Lawmakers, activists call for reexamination of cases handled by Central Park 5 prosecutors

NEW YORK -- With backlash building against prosecutors involved in the notorious Central Park Jogger cases following the Netflix miniseries “When They See Us” — the Manhattan District Attorney's Office is so far resisting calls for his office to take action.

“You cannot go on and have a fruitful life after you destroy five young people’s lives as well as their families,” said Public Advocate Jumaane Williams surrounded by lawmakers and activists.

They are calling for the re-examining of perhaps hundreds of cases handled by two prosecutors linked to the notorious case.

“Especially those cases where there was no DNA evidence,” Williams said.

“When They See Us” explores the arrest of five teens, their coerced confessions, wrongful conviction and years later the overturning of those convictions — all following a brutal rape and assault of a jogger in Central Park back in 1989.

The series shines a particularly harsh spotlight on Linda Fairstein, who ran the Manhattan DA’s Sex Crime Unit, as well as lead Prosecutor Elizabeth Lederer.

Lederer still works for current Manhattan DA Cy Vance and lectures a Columbia University. Activists want to see her fired.

Fairstein is now retired, and a successful author. Due to backlash has already begun retreating from public life.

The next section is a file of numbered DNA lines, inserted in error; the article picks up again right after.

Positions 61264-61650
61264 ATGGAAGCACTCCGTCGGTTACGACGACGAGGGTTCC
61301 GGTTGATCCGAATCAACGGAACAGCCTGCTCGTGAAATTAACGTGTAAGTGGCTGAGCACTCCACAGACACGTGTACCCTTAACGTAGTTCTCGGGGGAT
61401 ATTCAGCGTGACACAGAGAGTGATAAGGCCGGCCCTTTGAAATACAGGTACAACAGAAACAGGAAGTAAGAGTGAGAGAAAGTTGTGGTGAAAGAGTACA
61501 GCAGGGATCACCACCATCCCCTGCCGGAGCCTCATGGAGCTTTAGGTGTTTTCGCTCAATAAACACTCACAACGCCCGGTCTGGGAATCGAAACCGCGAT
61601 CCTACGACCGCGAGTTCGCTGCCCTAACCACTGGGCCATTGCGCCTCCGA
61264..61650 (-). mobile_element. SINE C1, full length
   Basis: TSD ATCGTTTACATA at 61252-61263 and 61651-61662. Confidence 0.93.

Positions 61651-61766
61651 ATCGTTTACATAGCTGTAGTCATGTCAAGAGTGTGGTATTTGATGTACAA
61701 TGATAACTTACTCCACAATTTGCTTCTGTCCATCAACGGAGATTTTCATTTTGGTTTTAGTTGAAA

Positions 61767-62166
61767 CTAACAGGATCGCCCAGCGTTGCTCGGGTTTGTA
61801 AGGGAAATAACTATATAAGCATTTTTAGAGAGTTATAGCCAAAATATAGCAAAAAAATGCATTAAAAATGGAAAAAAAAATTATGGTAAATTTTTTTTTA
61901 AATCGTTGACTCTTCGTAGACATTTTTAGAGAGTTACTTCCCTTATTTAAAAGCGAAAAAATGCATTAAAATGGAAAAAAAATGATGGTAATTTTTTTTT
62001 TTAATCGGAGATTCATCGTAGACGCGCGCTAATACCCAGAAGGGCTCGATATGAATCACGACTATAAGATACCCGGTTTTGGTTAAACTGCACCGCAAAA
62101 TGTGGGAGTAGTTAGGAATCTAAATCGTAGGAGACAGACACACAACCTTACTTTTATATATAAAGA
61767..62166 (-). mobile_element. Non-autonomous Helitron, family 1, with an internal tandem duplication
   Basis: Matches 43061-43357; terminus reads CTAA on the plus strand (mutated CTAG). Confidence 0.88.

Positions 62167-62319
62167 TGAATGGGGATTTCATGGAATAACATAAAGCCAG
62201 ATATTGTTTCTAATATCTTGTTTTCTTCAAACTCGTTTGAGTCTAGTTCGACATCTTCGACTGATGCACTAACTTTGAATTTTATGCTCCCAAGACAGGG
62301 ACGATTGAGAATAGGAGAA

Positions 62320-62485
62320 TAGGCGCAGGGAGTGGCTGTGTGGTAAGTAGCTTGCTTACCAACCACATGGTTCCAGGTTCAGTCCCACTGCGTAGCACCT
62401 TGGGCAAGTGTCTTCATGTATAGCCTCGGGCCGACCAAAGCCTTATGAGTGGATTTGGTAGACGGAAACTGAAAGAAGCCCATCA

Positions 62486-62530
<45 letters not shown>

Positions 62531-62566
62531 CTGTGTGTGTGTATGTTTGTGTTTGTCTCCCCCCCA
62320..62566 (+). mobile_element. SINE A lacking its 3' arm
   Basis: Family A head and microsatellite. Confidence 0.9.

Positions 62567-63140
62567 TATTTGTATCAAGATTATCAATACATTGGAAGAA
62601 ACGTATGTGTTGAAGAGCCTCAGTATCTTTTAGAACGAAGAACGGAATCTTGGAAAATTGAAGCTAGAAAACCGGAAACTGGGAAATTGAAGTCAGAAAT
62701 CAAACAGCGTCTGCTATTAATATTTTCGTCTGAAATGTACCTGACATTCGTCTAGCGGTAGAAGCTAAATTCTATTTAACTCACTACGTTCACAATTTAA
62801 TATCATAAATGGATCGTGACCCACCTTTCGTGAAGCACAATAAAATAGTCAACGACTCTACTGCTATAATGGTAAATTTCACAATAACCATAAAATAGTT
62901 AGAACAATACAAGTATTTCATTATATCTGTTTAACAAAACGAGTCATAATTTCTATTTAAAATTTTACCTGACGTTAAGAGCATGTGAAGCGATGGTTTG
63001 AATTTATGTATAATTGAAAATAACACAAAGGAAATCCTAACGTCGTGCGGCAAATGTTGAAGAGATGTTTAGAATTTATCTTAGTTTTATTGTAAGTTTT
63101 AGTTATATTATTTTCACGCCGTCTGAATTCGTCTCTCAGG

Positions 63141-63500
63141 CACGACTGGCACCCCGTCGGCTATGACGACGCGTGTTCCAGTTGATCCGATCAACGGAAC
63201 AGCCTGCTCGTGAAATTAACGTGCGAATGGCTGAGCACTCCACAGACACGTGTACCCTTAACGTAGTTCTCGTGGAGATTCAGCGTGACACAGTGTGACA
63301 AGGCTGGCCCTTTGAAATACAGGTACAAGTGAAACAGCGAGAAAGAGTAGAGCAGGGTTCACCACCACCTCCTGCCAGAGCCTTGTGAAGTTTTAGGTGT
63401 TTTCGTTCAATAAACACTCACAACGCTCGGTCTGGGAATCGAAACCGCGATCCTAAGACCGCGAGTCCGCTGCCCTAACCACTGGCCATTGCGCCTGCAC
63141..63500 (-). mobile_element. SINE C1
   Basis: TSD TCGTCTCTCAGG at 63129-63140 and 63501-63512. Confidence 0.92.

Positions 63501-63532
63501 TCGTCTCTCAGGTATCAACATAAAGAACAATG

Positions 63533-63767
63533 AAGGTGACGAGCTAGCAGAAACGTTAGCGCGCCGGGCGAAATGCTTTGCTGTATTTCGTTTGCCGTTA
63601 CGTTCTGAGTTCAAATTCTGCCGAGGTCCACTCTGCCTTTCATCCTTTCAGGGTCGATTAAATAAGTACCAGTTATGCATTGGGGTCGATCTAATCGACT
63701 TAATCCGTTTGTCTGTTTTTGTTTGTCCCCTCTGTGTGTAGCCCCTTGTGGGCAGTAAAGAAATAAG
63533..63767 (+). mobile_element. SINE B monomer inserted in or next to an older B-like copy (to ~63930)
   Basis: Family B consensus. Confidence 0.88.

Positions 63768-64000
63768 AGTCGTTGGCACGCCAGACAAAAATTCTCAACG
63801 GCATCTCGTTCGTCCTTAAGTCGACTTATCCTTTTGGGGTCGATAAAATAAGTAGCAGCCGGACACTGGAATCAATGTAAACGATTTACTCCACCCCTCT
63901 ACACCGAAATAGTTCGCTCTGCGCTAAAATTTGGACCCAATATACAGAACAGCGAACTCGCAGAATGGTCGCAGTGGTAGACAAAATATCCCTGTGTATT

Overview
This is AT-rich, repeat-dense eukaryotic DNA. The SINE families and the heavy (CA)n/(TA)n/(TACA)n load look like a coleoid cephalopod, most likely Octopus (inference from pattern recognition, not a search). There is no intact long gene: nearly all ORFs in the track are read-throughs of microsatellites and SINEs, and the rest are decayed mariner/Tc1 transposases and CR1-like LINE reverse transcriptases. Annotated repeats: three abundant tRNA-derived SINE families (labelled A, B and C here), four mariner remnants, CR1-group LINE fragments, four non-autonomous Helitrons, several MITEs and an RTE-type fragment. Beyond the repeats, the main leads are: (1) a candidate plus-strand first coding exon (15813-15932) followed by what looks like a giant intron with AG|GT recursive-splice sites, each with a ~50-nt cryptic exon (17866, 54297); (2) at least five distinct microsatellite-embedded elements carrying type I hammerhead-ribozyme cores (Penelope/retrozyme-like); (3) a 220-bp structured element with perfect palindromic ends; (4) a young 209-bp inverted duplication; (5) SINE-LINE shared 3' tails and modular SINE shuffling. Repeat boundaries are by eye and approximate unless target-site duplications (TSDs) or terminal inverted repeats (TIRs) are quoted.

Williams will soon send a formal letter to Vance with his demands; however, Vance seems disinclined to take any action.

His director of communications released this statement:

“We will review the letter. We believe DA Morgenthau made the right call in 2002 when he reinvestigated the case and dismissed the indictments against Antron McCray, Kevin Richardson, Yusef Salaam, Raymond Santana, Jr., and Korey Wise. His exhaustive reinvestigation – which culminated in a 58-page memorandum supporting the dismissal filed by this Office at that time – found no evidence of misconduct by the prosecutors who originally litigated the case, and in 2014, New York City Corporation Counsel Zach Carter conducted an independent review which concluded that ‘both the investigating detectives and the Assistant District Attorneys involved in the case acted reasonably, given the circumstances with which they were confronted on April 19, 1989 and thereafter.’”

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